Once again a marshal had sent everyone the wrong direction. The large group of runners approaching us were not happy bunnies. Everyone waded back through the puddles, including a visibility tired woman who slipped and went face down into the water. Thankfully runners are a kind bunch so helped her up and made sure that she was ok. The mass of fuming runners turned on the marshal. It seems that the first group had been sent the wrong way and only realised several miles later when they approached the coast at Saltdean. The group included the second placed woman and she was fuming. It seems that the marshal was meant to be sending the ultra runners to the left and the 18.5m runners to the right. Except he didn’t know this.

We were still lost at this stage as the marshal clearly had no idea. A group decision was made to branch off on a narrow path that carried on round the valley ridge, a path that suddenly turned into ankle-deep mud that tried to suck your shoes off. Not fun when you’re tired, teetering on a narrow path with a significant drop down to the valley below and still unsure if you’re on the correct path.

A lot of tired & fed up runners squelched through the mud until a marshal was finally visible on the valley below. He directed us up to intersect with the race route again and we reached another marshal point. This marshal seemed to have a clue and helpfully plotted out a route to head straight back to the finish rather than the several miles of looped running still ahead on the full route.

Mobile coverage appeared and phones started to ping as already finished runners tried to make contact with their lost and missing friends. I overheard tales of runners reaching the coast at Saltdean and having to find a coach back to Falmer, although I have nothing to confirm that actually took place. Then my phone rang as the finished Eagle offered to drive and collect me since he’d finished and was aware that there were lost runners. Thankfully I was able to pass up on the offer because there were only one last mile to trundle though.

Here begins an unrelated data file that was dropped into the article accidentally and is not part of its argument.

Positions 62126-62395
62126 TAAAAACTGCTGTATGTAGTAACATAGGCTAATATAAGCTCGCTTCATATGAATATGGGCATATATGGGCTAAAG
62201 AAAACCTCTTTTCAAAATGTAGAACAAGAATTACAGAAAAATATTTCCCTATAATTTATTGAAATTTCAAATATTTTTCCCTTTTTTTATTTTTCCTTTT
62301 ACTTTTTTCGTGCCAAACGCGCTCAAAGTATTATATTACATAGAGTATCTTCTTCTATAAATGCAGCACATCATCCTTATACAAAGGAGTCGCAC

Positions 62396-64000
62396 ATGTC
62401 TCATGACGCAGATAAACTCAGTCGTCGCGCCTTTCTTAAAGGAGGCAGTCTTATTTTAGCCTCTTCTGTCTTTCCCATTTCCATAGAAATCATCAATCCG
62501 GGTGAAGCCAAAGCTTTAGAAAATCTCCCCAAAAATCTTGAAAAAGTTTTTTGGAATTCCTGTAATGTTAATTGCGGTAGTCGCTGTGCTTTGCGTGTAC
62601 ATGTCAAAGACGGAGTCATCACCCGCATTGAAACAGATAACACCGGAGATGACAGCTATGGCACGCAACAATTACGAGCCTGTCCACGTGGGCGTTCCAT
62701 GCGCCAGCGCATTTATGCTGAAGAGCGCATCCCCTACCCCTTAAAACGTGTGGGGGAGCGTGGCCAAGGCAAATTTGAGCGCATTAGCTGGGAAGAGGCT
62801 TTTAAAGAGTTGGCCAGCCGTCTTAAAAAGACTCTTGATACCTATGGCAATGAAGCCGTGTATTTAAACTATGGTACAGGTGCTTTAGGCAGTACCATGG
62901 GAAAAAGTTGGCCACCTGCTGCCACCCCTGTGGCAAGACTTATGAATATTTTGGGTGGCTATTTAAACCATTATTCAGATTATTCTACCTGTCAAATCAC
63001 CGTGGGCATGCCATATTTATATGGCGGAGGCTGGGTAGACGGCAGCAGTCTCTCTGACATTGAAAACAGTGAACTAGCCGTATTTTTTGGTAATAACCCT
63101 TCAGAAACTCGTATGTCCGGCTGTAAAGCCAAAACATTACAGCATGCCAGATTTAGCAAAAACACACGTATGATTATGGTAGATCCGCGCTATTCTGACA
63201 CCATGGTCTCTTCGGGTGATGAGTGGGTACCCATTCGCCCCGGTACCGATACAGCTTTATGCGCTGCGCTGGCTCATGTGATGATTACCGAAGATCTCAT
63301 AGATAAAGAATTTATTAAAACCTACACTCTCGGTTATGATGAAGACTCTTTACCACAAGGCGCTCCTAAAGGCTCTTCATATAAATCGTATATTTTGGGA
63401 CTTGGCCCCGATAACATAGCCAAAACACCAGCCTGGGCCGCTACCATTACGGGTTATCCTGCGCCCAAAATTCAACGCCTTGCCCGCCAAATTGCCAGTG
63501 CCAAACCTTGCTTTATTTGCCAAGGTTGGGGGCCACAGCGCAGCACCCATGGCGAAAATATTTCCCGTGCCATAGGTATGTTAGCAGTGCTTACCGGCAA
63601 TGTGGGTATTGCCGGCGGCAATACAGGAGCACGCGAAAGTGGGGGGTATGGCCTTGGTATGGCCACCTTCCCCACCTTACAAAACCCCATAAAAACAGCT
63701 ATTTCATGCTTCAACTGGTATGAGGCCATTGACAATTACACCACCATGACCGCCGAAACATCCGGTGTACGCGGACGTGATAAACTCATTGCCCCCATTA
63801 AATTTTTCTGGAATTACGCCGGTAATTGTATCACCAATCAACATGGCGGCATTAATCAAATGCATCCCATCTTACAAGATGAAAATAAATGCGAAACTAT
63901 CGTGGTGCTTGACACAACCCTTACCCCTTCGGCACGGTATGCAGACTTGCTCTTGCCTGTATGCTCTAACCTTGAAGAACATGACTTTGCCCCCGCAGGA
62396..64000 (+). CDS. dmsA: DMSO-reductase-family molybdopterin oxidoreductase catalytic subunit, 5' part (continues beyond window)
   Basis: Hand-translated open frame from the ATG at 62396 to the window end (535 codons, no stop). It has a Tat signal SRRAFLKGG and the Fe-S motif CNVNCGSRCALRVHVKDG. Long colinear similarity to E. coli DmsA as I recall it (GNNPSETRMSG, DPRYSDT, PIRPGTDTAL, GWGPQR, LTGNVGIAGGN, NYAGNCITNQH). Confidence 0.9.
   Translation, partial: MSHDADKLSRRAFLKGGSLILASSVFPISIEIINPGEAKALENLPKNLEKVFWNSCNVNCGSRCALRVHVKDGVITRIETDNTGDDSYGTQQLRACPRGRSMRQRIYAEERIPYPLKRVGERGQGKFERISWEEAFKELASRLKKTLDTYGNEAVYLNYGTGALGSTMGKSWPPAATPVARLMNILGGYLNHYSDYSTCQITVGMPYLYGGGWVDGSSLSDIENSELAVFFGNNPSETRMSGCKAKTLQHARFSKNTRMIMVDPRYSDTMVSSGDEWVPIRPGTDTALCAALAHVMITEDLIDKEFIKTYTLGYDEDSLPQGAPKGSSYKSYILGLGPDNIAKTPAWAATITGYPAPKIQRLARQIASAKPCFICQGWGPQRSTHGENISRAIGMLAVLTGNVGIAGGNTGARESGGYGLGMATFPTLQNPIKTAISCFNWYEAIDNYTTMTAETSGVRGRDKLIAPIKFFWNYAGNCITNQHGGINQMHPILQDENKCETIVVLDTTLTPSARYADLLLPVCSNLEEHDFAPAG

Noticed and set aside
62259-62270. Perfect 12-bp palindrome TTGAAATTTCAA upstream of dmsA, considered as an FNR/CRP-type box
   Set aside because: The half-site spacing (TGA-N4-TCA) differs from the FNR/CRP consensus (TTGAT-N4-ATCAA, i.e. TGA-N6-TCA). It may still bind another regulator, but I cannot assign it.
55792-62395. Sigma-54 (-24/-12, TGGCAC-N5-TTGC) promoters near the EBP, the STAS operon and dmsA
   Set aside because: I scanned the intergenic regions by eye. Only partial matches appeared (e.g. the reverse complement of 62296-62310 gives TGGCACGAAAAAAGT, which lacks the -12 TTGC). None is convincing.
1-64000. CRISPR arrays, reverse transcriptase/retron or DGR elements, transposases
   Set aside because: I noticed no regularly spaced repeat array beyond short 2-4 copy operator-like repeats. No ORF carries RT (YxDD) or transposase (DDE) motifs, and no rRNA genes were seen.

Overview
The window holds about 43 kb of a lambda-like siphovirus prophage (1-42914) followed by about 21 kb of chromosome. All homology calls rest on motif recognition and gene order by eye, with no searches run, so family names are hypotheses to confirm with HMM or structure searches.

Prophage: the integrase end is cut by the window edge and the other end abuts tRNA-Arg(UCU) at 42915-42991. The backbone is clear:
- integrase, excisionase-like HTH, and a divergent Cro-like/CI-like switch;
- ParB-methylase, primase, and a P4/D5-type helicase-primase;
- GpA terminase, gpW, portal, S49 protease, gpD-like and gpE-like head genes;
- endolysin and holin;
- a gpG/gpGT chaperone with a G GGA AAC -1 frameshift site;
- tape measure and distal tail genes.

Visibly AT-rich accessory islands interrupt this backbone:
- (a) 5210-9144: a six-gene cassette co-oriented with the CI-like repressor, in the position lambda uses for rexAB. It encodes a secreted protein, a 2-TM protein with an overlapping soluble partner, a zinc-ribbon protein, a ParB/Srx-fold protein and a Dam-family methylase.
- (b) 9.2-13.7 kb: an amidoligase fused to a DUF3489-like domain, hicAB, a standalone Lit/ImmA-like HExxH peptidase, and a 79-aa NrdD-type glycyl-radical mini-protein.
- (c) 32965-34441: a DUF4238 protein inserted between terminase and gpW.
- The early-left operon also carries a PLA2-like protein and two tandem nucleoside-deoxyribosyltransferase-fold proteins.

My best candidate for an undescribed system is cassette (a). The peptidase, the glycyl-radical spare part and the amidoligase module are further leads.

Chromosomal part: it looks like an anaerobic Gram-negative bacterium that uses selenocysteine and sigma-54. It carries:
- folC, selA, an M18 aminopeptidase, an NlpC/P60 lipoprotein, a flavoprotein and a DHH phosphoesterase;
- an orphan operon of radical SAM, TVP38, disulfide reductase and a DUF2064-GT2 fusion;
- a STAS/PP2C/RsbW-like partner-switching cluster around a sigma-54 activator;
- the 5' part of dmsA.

Our merry band of lost runners crossed the finish line although there didn’t seem to be anyone officially checking us in. I wandered to find my friend so we could swap war stories from the race. He was part of the leading pack had made made a few wrong turns during the first few miles due to marshals not being in place. He hadn’t got lost at the same points as me, mostly due to marshals not giving an instruction or the marshals not yet being in place. He may have been the first male finisher of the 18.5m race, although there doesn’t seem to be a way to verify it, because other runners took wrong times and finished.

The race was poorly organised, there were marshals who didn’t have a clue which way to correctly direct runners, and there were unexpected bonus miles all over the course thanks to the lack of directions at key points. The race results were probably all over the place as runners took unintended short cuts while others ran long. However, despite all these problems – I enjoyed myself. The trails were plentiful and the views stunning (once the hail passed).

About Dan

Barkrunner (A117556).